Chronic pancreatitis (CP) may be caused by oxidative stress. An important source of reactive oxygen species (ROS) is the methylglyoxal-derived formation of advanced glycation endproducts (AGE). Methylglyoxal is detoxified by Glyoxalase I (GLO1). A reduction in GLO1 activity results in increased ROS. Single nucleotide polymorphisms (SNPs) of GLO1 have been linked to various inflammatory diseases. Here, we analyzed whether common GLO1 variants are associated with alcoholic (ACP) and non-alcoholic CP (NACP).
Using melting curve analysis, we genotyped a screening cohort of 223 ACP, 218 NACP patients, and 328 controls for 11 tagging SNPs defined by the SNPinfo LD TAG SNP Selection tool and the functionally relevant variant rs4746. For selected variants the cohorts were extended to up to 1,441 patient samples.
In the ACP cohort, comparison of genotypes for rs1937780 between patients and controls displayed an ambiguous result in the screening cohort (p = 0.08). However, in the extended cohort of 1,441 patients no statistically significant association was found for the comparison of genotypes (p = 0.11), nor in logistic regression analysis (p = 0.214, OR 1.072, 95% CI 0.961–1.196). In the NACP screening cohort SNPs rs937662, rs1699012, and rs4746 displayed an ambiguous result when patients were compared to controls in the recessive or dominant model (p = 0.08, 0.08, and 0.07, respectively). Again, these associations were not confirmed in the extended cohorts (rs937662, dominant model: p = 0.07, logistic regression: p = 0.07, OR 1.207, 95% CI 0.985–1.480) or in the replication cohorts for rs4746 (Germany, p = 0.42, OR 1.080, 95% CI 0.673–1.124; France, p = 0.19, OR 0.90, 95% CI 0.76–1.06; China, p = 0.24, OR 1.18, 95% CI 0.90–1.54) and rs1699012 (Germany, Munich; p = 0.279, OR 0.903, 95% CI 0.750–1.087).
Citation: Kaune T, Hollenbach M, Keil B, Chen J-M, Masson E, Becker C, et al. (2019) Common variants in glyoxalase I do not increase chronic pancreatitis risk. PLoS ONE 14(10): e0222927. https://doi.org/10.1371/journal.pone.0222927
Editor: Pavel Strnad, Medizinische Fakultat der RWTH Aachen, GERMANY
Received: June 10, 2019; Accepted: September 10, 2019; Published: October 29, 2019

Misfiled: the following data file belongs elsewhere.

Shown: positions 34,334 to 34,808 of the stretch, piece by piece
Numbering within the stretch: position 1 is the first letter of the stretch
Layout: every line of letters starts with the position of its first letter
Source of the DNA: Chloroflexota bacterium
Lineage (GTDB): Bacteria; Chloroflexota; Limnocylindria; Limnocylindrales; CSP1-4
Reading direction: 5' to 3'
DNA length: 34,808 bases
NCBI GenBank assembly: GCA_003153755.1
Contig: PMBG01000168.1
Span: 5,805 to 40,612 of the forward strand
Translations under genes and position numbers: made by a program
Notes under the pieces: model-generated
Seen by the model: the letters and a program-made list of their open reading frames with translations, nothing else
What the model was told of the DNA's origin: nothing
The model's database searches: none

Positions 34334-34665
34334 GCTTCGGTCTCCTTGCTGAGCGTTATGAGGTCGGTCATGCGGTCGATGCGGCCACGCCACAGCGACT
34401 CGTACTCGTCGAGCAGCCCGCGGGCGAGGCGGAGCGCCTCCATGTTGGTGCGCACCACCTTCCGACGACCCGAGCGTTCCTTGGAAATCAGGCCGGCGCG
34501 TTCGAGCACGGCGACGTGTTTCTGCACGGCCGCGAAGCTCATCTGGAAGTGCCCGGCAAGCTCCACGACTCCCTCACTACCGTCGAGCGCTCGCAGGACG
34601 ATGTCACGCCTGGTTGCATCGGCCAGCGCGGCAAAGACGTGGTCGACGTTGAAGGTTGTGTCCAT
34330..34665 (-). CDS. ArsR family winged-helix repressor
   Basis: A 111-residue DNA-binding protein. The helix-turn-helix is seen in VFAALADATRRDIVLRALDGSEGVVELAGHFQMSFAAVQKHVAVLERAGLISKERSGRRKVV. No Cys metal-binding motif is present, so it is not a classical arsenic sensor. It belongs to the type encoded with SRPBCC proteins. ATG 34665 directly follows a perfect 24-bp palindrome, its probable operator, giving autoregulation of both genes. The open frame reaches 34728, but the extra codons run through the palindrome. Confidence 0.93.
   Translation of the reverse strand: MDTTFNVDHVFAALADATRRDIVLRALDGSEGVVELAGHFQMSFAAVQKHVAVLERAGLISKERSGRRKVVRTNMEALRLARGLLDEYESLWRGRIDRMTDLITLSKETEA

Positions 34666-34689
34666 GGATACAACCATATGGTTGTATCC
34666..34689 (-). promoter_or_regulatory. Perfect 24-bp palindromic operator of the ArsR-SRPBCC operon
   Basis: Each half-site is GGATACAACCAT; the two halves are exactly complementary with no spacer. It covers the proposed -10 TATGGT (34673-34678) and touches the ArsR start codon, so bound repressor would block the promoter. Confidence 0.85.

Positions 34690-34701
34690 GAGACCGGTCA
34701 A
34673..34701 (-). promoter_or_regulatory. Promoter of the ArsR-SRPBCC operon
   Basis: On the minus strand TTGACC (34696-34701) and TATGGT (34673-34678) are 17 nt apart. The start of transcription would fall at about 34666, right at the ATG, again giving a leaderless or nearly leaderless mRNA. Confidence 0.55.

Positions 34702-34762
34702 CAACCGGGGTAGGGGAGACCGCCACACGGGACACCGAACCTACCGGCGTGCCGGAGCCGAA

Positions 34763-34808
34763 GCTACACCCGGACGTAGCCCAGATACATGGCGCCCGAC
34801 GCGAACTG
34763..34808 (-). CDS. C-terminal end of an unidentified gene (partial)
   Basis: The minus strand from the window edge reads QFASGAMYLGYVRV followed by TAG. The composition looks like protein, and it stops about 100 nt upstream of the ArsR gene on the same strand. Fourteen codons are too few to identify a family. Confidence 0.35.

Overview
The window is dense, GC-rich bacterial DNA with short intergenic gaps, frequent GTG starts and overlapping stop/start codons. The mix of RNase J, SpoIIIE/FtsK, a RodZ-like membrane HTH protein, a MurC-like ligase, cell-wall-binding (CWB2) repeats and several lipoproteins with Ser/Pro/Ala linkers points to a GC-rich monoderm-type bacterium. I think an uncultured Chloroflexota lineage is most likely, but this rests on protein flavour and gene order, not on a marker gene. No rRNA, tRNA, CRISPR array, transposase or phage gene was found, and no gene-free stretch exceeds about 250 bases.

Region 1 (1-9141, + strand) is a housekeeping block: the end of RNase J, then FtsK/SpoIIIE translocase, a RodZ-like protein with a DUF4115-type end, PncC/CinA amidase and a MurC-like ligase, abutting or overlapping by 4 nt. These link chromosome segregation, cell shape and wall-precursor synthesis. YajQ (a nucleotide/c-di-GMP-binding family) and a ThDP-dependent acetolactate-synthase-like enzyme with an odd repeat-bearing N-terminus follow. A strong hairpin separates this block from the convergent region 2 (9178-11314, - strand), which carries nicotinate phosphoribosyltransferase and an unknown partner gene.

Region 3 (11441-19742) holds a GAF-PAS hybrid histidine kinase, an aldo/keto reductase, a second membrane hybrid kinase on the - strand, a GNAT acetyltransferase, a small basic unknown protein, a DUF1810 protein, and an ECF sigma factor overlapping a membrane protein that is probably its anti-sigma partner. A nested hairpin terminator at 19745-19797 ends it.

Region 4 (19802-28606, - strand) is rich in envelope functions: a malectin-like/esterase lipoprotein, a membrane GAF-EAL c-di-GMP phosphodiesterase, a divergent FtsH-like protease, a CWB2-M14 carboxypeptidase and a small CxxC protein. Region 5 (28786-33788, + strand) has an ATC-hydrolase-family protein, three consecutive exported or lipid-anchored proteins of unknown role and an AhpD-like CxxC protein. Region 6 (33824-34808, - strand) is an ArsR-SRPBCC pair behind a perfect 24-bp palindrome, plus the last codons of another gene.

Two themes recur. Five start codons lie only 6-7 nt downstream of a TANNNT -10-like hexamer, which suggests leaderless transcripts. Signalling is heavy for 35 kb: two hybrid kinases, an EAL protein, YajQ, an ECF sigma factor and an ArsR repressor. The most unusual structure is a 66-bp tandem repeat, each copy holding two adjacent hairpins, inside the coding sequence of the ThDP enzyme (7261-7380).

Copyright: © 2019 Kaune et al. This is an open access article distributed under the terms of the Creative Commons Attribution License, which permits unrestricted use, distribution, and reproduction in any medium, provided the original author and source are credited.
Data Availability: All relevant data are within the manuscript and its Supporting Information files.
Funding: The authors thank all study participants for providing clinical data and blood samples. This work was supported by the Deutsche Forschungsgemeinschaft (DFG) grants RO 3929/1-1, RO 3929/2-1 & RO3929/5-1 (to J.Ro.), Wi 2036/2-2 & Wi 2036/2-3 (to H.W.), and by a grant of the Colora Stiftung gGmbH (to J.Ro.), the Else Kröner-Fresenius-Foundation (EKFS) (to H.W.), by grants of the European Regional Development Fund (ERDF) V-630-F-150-2012/133 and V630-S-150-2012/132 (to F.U.W), LIFE is funded by means of the European Union, by the European Regional Development Fund (ERDF) and by funds of the Free State of Saxony within the framework of the excellence initiative (project numbers 713-241202, 14505/2470, 14575/2470) to M.S. and H.K. We acknowledge the support from the German Research Foundation (DFG) and University of Leipzig (to M.H.) within the program of Open Access Publishing. The study was also supported by the Economic Development and Innovation Operative Programme Grant GINOP 2.3.2-15-2016-00048 (to P.H.). The funders had no role in study design, data collection and analysis, decision to publish, or preparation of the manuscript.
Competing interests: The authors have declared that no competing interests exist.
Abbreviations: ACP, alcoholic chronic pancreatitis; CI, confidence interval; CP, chronic pancreatitis; GLO1, Glyoxalase-; HWE, Hardy-Weinberg-disequilibrium; NACP, non-alcoholic chronic pancreatitis; OR, odds ratio; PCR, polymerase chain reaction; ROS, reactive oxygen species; SNP, single nucleotide polymorphism
Chronic pancreatitis (CP) is a recurring inflammation of the pancreas with progressive fibrosis by tissue destruction that in some patients results in exocrine and endocrine pancreatic insufficiency . Several studies have identified that the underlying pathomechanisms can range from premature intrapancreatic activation of proteases to local and systemic inflammatory processes, which are relevant for the initiation and progression of the disease . Recently, it was demonstrated that oxidative stress (ROS) is involved in these inflammatory and fibrotic processes [3–5]. As advanced-glycation-end products (AGE) impact on ROS, they may contribute to CP development  as it was shown in acute pancreatitis .